Since 2009, the Government of Kenya (GOK) has expressed plans to undertake a multipurpose transport and communication corridor known as the ‘Lamu Port-South Sudan-Ethiopia Transport (LAPSSET) Corridor. LAPSSET will consist of a standard gauge railway line, a port, a super highway, a regional international airport, an ultra-modern tourist resort, an oil pipeline, and a fibre-optic cable constructed to link Lamu to Juba and Addis Ababa. Through the media, we have found out that about the GOK’s push for the launching of the project despite our lack of knowledge of the proposed plans, project feasibility, or environmental impacts.
The initial plans for the Lamu Port were based on a 1977 feasibility study carried out by the then Ministry of Power & Communications. It is estimated that the Lamu port will cost more than $5 billion. Late 2010, a feasibility study by Japan Port Consultants of Tokyo for the Port was financed by China, which is yet to be shared with the general public. Despite the community’s lacking awareness and failing to be consulted, we learned from the media on July 26th, 2011, that the President gave the go ahead with the project. Worse yet, the president’s go-ahead is prior to carrying out an environmental impact assessment to help determine the mitigation plan needed. Considering the fragility of the local ecosystem on which the Lamu communities are highly dependent on, this would be a great oversight on the part of the GOK and the project financiers.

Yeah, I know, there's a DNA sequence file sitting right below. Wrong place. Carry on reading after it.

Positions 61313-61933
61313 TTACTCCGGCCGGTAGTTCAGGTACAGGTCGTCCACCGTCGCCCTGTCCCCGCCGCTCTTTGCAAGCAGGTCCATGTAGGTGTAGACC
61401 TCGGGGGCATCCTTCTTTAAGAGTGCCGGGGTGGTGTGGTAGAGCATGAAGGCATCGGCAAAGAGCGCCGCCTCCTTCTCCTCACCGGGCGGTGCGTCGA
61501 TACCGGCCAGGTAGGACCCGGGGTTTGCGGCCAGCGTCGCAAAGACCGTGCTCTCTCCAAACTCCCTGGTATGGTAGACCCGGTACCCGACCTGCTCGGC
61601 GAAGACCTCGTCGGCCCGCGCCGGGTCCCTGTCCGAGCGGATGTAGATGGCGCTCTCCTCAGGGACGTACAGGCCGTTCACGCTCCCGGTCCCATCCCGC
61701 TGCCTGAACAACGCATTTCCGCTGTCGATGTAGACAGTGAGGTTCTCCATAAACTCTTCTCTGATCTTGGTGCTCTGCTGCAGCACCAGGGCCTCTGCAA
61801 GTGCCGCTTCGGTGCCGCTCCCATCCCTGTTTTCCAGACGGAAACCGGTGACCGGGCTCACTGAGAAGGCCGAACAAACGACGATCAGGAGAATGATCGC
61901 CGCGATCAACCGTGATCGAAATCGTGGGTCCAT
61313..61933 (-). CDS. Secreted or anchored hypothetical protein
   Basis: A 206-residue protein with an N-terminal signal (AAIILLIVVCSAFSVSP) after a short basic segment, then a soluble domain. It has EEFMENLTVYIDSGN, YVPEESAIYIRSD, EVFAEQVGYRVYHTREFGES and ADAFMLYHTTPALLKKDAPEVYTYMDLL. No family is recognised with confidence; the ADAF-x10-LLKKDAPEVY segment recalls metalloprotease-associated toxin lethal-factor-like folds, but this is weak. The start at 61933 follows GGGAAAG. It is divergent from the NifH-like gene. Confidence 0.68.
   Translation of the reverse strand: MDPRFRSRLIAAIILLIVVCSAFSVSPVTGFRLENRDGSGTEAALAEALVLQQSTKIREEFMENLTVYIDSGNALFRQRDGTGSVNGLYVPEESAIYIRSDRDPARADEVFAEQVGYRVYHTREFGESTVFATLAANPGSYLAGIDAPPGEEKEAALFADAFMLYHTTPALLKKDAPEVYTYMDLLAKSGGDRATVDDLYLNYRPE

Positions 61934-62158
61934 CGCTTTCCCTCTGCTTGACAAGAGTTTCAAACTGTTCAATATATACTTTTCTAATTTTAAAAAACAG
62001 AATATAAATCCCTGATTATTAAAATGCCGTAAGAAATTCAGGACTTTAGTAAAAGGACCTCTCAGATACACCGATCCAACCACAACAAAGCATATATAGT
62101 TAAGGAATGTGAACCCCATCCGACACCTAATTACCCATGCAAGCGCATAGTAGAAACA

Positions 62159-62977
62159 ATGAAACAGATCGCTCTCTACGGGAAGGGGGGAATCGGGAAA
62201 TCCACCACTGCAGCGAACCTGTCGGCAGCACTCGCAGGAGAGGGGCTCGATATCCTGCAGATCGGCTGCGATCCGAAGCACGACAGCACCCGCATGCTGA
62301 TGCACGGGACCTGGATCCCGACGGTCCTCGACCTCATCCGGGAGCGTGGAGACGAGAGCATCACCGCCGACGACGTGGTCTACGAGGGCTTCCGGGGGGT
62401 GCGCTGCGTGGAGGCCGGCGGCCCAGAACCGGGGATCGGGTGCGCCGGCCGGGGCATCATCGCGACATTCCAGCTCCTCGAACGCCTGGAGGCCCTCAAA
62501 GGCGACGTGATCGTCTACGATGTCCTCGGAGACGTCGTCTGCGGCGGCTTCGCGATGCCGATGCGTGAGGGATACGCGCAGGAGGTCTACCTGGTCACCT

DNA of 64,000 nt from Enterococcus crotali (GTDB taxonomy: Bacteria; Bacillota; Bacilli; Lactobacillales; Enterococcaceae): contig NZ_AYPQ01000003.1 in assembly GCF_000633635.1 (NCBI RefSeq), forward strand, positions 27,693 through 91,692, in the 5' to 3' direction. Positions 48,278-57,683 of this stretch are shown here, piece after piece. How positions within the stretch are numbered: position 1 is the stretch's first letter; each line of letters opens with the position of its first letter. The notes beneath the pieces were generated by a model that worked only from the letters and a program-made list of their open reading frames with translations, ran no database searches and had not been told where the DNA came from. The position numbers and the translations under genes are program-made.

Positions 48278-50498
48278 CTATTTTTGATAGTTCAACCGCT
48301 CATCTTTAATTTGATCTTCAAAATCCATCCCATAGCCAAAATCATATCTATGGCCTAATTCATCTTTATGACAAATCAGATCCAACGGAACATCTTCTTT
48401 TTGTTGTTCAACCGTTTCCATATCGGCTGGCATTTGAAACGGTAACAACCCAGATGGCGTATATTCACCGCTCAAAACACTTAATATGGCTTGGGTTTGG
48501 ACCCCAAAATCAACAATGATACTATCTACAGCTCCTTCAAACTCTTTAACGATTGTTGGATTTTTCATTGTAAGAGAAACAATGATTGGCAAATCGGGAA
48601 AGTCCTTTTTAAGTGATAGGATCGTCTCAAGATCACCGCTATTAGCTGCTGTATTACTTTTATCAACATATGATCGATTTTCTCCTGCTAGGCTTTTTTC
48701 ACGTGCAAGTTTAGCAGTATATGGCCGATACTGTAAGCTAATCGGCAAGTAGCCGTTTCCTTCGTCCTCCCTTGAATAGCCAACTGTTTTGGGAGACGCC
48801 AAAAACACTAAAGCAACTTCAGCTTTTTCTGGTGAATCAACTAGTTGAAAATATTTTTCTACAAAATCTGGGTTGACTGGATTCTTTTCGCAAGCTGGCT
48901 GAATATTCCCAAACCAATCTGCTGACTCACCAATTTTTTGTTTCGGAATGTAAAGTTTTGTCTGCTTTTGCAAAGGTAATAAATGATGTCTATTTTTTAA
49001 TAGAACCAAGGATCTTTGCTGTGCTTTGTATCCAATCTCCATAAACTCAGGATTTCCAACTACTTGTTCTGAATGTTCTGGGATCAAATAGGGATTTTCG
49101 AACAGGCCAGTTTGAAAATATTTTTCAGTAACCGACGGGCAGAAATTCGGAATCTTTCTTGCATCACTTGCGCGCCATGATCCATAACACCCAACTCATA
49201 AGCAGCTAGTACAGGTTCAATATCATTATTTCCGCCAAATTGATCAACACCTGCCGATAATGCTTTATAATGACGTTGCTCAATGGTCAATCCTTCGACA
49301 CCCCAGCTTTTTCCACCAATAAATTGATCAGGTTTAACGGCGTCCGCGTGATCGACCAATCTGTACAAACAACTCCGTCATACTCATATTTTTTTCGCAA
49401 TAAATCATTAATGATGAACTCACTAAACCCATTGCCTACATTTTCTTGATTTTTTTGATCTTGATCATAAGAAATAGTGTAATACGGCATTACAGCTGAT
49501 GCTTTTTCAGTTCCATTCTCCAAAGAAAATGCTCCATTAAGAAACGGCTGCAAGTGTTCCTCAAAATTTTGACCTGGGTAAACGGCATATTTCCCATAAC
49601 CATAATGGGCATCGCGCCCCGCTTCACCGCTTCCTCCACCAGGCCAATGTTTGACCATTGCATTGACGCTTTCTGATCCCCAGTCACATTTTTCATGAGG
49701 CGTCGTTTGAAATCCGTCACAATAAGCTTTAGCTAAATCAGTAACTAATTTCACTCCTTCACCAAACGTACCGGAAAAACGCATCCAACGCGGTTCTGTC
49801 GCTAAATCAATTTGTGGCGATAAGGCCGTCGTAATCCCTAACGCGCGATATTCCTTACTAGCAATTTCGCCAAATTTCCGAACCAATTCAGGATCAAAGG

1. Environmental Impacts (Article 42)
Lamu is endowed with rich biodiversity and has some of the richest marine ecology on the Kenyan coastline. Unfortunately, many of the wildlife lie close to proposed Lamu Port site, while coral reefs that are a major tourist attraction in the area are in the heart of the Manda Bay site where the ships would have to sail through to get to the proposed port. The shores are lined with mangrove forests, where fish are known to breed in plenty. The feasibility study carried out by the Japan Port Consultants Ltd in 2010 clearly spells out that the Lamu port will have extensive effects on both marine and terrestrial life, and establishes that an EIA is essential before the initiation of the construction of the port as stipulated by the Environmental Management and Coordination Act (EMCA) 1999. However, to date, no EIA has been carried out by the Government, furthermore following the guidelines of the EMCA Act, not consultations have been carried out.
2. Community Participation (Article 69)
Section III (17.l) of the EMCA 19999 further emphasizes that, “during the process of conducting an environmental impact assessment study under these regulations, the proponent shall in consultation with the Authority, seek views of persons who may be affected by the project”. The feasibility study further specifies that a minimum of two stakeholder forums must be carried out. However, since the GOK expressed plans to undertake the LAPSSET multipurpose transport and communication corridor in 2009, the government only carried out a sensitization meeting with stakeholders, but none with the affected communities yet the work has commenced.
3. Access to information (Article 35)
Despite the significant impacts expected by the port and the scale of the project, there has been limited information provided to the people of Lamu. Information has been restricted to the Provincial Administration and select community leaders and government officers in Lamu and Nairobi high offices. A committee for the port was only just formed on the last week of January 2012 after the GOK already ploughed through farms to make way for the port area. To further exemplify the “secrecy” behind this project, the Japanese Port Consultants contracted to for the port feasibility study has declined to provide information on their contract sum and the tendering process to the parliamentary committee on Transport, Public Works and Housing, thus depriving Kenyans the information on the fiscal implications of the project.
4. Social Impacts (Articles 11 and 44)